Copenhagen — Danish prosecutors have filed preliminary charges against former Danske Bank executive Lars Morch as part of their investigation into the bank’s involvement in one of the world’s biggest money-laundering scandals.

The move, confirmed by Morch, takes the total number of former Danske managers facing preliminary charges in the case to nine, said people with knowledge of the investigation.

Morch, responsible for business banking — including the Baltic operations of Denmark’s biggest bank from 2012 until he resigned in April 2018 — did not detail the preliminary charges, and his lawyer declined to give further comment.

Two sources familiar with the matter said others facing preliminary charges were accused of breaching Danish money-laundering laws.

The case relates to €200bn of suspicious transactions that passed through Danske Bank’s Estonian branch from 2007-2015.

Former Danske CEO Thomas Borgen, who stepped down last October when the scale of the scandal became clear in an internal report, was also among the people charged, newspaper Berlingske reported last week, citing his lawyer.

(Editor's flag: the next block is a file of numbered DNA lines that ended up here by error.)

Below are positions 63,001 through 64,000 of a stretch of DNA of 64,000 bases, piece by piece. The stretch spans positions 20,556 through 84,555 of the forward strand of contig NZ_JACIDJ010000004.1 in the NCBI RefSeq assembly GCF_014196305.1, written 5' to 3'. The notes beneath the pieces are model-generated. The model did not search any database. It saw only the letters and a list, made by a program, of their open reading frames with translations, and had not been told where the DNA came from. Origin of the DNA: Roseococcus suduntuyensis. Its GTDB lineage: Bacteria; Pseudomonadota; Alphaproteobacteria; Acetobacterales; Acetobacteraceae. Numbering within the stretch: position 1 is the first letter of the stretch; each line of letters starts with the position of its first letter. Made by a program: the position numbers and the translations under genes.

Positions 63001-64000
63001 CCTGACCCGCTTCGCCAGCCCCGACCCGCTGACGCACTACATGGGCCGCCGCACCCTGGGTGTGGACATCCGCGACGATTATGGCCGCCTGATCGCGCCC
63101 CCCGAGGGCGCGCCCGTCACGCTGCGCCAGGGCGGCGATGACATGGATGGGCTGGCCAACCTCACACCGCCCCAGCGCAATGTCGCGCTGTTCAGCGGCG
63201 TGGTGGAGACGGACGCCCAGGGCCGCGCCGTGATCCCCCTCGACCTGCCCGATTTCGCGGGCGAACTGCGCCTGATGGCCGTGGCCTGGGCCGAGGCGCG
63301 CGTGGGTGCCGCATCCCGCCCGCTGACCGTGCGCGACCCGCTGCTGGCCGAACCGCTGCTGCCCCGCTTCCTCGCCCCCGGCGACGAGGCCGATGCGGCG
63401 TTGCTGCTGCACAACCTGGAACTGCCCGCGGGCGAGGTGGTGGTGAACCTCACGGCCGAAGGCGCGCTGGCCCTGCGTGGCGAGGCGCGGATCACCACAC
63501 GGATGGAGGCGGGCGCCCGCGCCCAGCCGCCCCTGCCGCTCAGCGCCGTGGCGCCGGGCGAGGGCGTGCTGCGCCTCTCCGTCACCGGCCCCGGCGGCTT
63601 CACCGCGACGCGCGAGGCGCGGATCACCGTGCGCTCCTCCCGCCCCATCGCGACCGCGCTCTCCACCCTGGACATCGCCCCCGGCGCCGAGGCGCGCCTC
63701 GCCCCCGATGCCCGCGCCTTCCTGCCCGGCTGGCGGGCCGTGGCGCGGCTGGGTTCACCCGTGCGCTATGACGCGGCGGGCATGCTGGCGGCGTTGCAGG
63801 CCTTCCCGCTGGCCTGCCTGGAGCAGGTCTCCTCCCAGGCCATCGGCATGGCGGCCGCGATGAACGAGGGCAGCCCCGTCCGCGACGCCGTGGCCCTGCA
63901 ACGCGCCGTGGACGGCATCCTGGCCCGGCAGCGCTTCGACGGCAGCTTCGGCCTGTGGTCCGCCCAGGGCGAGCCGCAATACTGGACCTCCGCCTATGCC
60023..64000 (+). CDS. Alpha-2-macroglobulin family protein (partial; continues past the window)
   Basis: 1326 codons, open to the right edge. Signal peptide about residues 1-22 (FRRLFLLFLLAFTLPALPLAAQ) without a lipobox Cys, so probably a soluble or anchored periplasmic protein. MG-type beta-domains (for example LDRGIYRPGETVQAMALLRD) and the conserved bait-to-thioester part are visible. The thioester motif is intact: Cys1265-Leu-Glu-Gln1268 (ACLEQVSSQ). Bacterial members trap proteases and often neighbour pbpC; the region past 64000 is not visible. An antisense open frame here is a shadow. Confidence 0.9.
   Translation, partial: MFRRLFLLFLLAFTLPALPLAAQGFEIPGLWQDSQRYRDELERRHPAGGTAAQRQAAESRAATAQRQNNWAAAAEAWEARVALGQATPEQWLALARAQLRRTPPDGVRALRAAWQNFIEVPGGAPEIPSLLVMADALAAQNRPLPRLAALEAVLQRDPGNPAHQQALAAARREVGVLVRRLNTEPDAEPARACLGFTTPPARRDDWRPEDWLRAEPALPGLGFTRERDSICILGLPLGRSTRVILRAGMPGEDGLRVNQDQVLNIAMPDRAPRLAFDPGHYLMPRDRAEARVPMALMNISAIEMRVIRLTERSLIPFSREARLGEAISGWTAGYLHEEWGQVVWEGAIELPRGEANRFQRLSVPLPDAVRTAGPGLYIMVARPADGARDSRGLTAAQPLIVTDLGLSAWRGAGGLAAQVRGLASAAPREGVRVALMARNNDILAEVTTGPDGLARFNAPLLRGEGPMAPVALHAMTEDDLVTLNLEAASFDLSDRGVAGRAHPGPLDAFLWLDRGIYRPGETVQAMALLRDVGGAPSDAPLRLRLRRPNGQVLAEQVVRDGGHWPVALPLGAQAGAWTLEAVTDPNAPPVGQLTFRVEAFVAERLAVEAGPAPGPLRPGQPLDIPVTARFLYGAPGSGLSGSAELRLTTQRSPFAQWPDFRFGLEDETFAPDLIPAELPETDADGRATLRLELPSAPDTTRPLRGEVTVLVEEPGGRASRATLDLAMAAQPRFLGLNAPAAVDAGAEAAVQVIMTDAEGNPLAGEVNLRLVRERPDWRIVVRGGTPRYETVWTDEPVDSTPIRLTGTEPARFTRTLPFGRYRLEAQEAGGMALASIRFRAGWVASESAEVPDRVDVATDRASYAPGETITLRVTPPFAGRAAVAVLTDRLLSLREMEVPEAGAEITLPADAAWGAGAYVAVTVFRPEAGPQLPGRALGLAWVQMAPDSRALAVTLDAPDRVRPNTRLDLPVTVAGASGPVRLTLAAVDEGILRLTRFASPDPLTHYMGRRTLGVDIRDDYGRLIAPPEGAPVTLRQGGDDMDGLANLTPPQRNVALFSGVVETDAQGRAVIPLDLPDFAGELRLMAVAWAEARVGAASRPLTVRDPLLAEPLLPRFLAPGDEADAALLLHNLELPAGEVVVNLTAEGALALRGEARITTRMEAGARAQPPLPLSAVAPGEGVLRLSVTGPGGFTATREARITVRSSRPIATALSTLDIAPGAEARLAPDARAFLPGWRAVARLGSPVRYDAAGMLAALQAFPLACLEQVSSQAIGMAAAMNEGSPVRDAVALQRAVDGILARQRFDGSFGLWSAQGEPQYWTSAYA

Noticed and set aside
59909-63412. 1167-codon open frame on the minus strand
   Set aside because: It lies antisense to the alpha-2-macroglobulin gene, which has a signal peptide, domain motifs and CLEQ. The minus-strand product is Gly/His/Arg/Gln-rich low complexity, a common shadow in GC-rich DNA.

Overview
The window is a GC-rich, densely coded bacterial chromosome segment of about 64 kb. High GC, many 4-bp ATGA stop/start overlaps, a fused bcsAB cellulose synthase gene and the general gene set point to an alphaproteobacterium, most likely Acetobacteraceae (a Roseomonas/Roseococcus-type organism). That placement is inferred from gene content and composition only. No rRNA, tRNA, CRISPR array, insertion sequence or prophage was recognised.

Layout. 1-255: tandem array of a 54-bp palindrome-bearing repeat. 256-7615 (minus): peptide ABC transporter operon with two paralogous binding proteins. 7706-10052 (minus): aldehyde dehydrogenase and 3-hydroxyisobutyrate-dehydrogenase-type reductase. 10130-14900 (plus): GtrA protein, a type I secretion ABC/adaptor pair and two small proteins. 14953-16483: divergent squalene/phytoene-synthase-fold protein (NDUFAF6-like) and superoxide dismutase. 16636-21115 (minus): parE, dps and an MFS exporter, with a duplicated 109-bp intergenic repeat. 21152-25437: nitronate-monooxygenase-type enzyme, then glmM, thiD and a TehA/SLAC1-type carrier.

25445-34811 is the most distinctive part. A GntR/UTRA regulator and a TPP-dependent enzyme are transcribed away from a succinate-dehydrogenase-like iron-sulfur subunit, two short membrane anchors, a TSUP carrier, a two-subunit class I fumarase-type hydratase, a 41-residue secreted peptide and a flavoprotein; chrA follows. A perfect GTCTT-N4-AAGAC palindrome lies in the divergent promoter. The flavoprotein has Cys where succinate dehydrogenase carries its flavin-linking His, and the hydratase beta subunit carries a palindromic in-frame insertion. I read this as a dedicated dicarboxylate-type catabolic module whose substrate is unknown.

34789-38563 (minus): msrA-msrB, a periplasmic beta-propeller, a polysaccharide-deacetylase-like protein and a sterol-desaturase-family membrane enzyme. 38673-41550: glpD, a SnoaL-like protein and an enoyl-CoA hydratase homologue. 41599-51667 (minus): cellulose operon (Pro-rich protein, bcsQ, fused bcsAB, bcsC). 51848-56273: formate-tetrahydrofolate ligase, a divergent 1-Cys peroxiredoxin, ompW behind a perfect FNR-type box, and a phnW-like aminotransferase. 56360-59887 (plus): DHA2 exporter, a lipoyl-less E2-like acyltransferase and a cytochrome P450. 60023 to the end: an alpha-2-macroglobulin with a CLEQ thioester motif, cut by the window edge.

Former CFO Henrik Ramlau-Hansen has also been charged, he said on Tuesday, confirming a newspaper report from Monday.

Ramlau-Hansen was finance director from 2001- 2015. He then chaired the Danish financial regulator from 2016 until he stepped down in May 2018 as he did not think he should play any further role in the discussion of Danske’s handling of the case.

Danske’s former group general counsel Flemming Pristed, who resigned in October 2018, was charged as well, his lawyer Jens Christensen said.

Copenhagen-based lawyer Arvid Andersen confirmed that one of his clients had been charged in the case too, but said he had asked for a publication ban of his client’s name.

Denmark’s state prosecutor filed preliminary charges against Danske Bank in November for alleged violations of the country’s anti-money laundering act in relation to its Estonian branch. The prosecutor said at the time he would clarify whether individuals could be held responsible.